Nobody thought it was a great idea or even a good one. At best, they thought sure, it sounded dreamy, but not very practical, wise, or anything I should attempt. Of course, they also said it wasn’t a particularly good time to travel, COVID and all. And the economy was terrible. As a woman traveling alone, they added, I’d likely be murdered, or worse.

Why Not

Of course, all those things were true. But they only served to keep me sitting alone on my couch indefinitely. Had I listened, as I always had before, I could still be sitting in my tiny apartment and those people, and my doubts would still be there saying the same exact things.

But I’m not sitting there. As of this writing, I’ve lived in eight different states and visited several others. Right now, I’m looking out my window at some of the biggest Douglas Fir pine trees I’ve ever seen in my life. I can walk to the Pacific Ocean. For a girl from the Midwest, that’s pretty spectacular.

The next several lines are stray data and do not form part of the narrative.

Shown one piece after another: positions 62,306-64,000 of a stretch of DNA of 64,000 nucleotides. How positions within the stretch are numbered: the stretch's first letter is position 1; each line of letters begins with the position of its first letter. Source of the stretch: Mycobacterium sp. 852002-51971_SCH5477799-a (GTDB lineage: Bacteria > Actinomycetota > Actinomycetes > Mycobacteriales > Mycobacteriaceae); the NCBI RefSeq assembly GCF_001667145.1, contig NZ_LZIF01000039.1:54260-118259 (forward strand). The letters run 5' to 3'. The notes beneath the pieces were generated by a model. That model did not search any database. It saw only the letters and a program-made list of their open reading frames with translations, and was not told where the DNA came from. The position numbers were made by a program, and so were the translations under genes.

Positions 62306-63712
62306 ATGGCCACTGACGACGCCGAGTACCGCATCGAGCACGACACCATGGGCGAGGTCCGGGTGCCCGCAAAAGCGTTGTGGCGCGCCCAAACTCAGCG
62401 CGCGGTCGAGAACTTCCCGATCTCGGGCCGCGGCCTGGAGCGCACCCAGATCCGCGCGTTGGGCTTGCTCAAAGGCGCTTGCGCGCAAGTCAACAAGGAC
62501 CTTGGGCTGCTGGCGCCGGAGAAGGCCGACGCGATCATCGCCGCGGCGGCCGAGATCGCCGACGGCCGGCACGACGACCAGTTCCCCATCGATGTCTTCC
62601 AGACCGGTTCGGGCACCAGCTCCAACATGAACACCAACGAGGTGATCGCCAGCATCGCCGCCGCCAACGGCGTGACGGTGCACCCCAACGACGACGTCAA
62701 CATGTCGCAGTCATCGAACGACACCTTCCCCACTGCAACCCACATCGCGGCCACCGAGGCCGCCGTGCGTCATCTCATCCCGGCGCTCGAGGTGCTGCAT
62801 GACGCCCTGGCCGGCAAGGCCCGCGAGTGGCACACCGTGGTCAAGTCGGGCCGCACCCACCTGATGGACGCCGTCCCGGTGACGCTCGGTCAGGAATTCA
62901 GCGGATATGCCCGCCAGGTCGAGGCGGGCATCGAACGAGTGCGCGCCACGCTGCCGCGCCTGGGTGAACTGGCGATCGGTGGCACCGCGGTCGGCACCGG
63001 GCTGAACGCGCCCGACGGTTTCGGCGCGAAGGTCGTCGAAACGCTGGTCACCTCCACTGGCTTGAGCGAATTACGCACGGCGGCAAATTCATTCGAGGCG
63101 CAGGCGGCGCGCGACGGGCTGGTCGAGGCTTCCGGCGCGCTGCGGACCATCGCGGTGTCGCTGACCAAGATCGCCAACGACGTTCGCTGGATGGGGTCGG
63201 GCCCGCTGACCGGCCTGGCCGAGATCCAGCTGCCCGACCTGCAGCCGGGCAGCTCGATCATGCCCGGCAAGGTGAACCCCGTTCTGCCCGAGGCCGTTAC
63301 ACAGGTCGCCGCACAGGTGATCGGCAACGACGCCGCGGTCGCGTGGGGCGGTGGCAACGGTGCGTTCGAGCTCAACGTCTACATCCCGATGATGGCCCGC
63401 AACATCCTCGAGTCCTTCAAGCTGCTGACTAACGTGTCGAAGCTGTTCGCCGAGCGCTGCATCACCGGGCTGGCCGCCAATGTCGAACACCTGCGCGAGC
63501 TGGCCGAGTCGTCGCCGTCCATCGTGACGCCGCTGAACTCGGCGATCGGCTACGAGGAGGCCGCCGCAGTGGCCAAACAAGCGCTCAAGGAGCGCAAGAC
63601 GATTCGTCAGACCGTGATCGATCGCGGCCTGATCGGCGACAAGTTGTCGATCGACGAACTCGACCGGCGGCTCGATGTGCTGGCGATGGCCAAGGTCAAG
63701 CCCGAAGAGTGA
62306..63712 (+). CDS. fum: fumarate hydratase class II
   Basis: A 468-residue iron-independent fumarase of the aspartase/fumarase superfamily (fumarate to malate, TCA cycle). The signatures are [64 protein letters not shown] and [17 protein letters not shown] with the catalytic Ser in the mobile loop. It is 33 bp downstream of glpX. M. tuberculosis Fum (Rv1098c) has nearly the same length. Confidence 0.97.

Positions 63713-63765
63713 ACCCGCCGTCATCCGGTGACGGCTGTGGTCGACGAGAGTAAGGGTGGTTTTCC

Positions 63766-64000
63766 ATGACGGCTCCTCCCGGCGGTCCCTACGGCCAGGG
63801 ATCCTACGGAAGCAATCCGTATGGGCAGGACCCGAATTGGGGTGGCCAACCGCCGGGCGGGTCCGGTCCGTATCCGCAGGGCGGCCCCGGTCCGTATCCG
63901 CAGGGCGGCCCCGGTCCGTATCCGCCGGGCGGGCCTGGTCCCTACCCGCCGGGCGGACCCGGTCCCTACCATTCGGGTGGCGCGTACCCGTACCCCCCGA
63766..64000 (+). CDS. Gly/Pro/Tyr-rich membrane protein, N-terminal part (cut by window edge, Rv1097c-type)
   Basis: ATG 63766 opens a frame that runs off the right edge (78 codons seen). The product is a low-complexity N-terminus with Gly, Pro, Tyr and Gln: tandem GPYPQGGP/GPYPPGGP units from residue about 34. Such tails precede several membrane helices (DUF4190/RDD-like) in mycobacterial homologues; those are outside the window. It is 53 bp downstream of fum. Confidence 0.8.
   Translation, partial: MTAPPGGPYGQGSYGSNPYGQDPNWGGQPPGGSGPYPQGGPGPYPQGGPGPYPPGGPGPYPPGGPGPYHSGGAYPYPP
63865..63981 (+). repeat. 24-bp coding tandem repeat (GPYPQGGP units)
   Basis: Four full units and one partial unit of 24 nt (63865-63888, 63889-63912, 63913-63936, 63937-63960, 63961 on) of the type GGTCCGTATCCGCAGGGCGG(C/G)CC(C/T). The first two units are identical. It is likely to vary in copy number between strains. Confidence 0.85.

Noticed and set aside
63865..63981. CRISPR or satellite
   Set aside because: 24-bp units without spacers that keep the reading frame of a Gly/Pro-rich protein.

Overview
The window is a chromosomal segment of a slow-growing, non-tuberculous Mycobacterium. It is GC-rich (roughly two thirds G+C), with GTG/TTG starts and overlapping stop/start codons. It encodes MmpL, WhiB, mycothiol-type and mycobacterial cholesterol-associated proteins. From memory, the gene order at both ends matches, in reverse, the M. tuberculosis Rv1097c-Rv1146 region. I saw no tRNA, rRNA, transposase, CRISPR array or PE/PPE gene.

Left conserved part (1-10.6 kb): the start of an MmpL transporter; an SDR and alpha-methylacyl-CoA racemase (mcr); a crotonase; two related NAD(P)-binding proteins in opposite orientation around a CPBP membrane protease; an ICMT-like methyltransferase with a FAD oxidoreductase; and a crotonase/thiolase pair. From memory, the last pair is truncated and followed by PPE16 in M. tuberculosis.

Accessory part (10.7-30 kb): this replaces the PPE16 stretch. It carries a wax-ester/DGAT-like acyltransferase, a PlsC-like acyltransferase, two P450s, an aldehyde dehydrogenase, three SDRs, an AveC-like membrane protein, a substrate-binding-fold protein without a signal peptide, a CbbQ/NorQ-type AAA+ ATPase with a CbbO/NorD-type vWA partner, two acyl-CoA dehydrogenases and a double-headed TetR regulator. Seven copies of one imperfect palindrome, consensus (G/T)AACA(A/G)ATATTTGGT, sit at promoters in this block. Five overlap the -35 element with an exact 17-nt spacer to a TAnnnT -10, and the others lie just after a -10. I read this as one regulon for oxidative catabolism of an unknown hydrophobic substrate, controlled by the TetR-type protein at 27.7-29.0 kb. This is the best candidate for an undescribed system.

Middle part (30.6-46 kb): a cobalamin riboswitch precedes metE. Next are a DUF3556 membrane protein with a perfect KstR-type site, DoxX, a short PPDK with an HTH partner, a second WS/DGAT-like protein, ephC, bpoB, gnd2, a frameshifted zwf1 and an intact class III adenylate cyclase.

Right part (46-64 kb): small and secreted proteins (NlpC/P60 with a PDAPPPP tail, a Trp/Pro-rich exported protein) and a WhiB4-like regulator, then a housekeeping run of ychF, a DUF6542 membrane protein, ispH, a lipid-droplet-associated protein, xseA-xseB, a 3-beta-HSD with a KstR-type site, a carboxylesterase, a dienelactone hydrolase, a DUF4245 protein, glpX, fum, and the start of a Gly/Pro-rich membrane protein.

Other Worlds

These last six months, I’ve been living in different worlds than the one I came from. Worlds with heat so hot and air so dry my eyeballs hurt. Where the red rocks are so bright, they seemed to glow and the sky at night is at the same time darker and brighter than you’ve ever seen.
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I’ve been to mountains so high the air gets thin and it’s hard to breathe, but the Earth is exposed on them. Strange animals roam, horned and well-balanced. Below me, the plains stretch on for miles, rivers and lakes are formed only from snow, different than in other places.

I’ve seen places so green even things meant to be other colors are transformed by it. Carpets of moss and dripping moisture in dark, dense places change everything. In these places you must live differently, accept that this land does not all belong to humans. The very earth will consume.

At the ocean, there is power so mighty it could topple us in a heartbeat, but mostly it chooses not to. In these places, I’ve learned to read the tides and watch the moon. I’ve seen creatures in the ocean bigger than some houses and more colorful than anything our land can produce.

All I’ve seen and learned has shown me that I know nothing about these worlds within worlds. Because I stayed in one place, they’ve been hidden, but now, they are being revealed.

Living the Dream